In his review of Professor McInerney's book What Went Wrong with Vatican II, Michael Daniel states that the Professor's thesis is that the crisis in the Catholic Church of the last few decades cannot be blamed on Vatican II but has been caused largely by the actions of dissident theologians in their response to Humanae Vitae (March AD2000).
Some other scholars place at least portion of the blame for the current confusions on ambiguities in the conciliar texts.
Father Malachi Martin wrote: "Those documents [of Vatican II] are pockmarked with ambiguities in matters of faith and in at least two of them there are statements that prima facie seem irreconcilable with the constant teaching of the Roman Catholic Church and its popes up to the reign of Pope John XXIII and the opening of his Council (The Keys of This Blood, p. 682).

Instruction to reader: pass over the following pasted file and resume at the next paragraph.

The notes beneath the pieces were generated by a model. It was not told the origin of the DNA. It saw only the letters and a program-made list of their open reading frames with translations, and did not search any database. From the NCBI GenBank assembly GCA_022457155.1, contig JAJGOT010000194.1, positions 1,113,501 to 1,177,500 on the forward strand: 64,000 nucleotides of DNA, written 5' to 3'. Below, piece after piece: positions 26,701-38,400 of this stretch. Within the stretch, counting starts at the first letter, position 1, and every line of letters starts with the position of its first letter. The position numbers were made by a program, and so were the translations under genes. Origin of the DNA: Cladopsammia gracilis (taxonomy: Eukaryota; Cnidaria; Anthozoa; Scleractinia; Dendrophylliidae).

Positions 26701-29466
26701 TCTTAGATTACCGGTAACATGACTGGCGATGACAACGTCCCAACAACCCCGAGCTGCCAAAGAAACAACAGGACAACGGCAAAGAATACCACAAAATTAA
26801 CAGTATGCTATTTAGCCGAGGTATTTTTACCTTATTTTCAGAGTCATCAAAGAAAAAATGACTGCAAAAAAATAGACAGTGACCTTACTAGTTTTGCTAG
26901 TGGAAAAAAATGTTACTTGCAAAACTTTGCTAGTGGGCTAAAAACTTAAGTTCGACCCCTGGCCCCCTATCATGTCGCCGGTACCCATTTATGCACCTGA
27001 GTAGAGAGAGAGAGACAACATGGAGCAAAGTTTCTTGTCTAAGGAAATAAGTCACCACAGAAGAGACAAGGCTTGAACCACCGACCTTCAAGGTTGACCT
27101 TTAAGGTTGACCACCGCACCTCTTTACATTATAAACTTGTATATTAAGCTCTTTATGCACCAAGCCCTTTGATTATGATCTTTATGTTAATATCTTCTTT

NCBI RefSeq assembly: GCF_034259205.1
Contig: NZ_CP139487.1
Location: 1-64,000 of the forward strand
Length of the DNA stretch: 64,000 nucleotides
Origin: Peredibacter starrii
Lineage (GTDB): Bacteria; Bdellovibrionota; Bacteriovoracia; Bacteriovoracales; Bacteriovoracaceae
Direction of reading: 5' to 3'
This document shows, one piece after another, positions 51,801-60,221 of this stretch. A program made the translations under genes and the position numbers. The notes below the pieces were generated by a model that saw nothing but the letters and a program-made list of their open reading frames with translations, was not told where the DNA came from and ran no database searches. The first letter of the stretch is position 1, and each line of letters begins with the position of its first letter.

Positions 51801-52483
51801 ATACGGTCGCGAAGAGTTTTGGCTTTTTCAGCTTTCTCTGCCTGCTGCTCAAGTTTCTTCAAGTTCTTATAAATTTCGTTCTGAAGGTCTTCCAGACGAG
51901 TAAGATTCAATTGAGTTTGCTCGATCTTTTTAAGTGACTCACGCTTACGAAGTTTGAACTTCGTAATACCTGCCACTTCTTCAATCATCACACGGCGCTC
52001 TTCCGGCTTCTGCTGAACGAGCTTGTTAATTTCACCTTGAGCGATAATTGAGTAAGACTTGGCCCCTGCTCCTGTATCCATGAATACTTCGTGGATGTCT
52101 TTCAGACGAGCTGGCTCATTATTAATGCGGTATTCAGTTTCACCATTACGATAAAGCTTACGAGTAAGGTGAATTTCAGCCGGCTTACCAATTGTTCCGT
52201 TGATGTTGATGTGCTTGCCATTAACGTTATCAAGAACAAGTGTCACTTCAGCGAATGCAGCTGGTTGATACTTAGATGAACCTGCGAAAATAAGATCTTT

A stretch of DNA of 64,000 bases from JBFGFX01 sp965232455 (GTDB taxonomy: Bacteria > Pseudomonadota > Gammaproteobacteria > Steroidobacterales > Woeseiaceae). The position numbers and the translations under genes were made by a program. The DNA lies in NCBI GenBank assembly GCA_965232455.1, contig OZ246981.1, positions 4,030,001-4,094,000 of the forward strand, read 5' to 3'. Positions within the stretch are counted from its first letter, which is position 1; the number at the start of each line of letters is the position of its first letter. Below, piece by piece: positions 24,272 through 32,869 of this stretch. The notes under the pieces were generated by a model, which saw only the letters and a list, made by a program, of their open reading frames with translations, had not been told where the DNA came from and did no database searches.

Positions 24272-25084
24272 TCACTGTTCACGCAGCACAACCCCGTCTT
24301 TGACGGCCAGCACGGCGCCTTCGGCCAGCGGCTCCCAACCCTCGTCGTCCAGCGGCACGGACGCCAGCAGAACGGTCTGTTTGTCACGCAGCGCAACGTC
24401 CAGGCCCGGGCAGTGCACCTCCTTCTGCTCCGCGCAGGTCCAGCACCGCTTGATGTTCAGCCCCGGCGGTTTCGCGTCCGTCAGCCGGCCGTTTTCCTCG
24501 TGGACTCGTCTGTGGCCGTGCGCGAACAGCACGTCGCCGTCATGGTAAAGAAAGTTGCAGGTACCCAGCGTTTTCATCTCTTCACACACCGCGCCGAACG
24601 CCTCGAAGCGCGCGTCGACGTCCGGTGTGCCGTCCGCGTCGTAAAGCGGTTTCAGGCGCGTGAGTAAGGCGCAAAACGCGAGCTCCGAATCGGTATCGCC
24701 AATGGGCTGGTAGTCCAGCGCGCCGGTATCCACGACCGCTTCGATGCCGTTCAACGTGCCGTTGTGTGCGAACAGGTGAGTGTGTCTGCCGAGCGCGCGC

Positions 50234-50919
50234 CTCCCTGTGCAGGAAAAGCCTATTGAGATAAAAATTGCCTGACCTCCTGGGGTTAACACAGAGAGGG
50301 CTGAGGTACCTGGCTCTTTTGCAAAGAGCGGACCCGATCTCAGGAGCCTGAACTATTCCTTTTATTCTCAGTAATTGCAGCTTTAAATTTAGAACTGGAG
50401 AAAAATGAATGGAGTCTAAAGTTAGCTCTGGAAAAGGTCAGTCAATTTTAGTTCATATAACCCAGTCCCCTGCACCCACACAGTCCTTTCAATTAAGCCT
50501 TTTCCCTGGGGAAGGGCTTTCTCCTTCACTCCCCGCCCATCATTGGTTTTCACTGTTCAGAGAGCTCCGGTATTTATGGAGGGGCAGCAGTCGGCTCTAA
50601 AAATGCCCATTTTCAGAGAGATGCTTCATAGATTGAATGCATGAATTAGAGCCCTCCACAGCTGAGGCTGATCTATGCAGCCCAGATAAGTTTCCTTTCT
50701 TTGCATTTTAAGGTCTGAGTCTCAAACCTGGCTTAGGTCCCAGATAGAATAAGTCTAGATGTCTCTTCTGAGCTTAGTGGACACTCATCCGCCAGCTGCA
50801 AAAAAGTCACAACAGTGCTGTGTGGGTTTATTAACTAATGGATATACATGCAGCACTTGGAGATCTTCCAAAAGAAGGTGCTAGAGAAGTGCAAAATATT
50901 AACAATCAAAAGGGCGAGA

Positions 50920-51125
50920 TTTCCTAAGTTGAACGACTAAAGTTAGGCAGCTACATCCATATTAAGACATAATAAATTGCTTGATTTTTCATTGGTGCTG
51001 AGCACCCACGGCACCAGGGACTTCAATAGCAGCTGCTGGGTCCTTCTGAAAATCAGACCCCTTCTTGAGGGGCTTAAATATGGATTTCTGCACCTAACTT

In similar vein, Father Brian Harrison observes: "In the crisis of the contemporary Church we are faced with an extraordinary fact: the two contending parties (conservatives and progressivists) claim to be the authentic interpreters of Vatican II. We find nothing like this in the history of the Church and in the Councils of Florence, Trent and Vatican I. The teachings of these councils did not lend themselves to differing and opposing interpretations. He who did not accept these teachings knew he was placing himself outside [the Church]. The unity and vitality of the Church were not threatened. It seems to me essential for the leaders of the Church to honestly recognise the ambiguities we have inherited from the Council". (Quoted in In the Murky Waters of Vatican II by Atila Sinke Guimares, pp. 77-78).
Msgr George Kelly is in substantial agreement with Professor Harrison. Monsignor asserts: "The documents of the Council contain enough basic ambiguities to make the postconciliar difficulties understandable" (The Battle for the American Church, p. 20).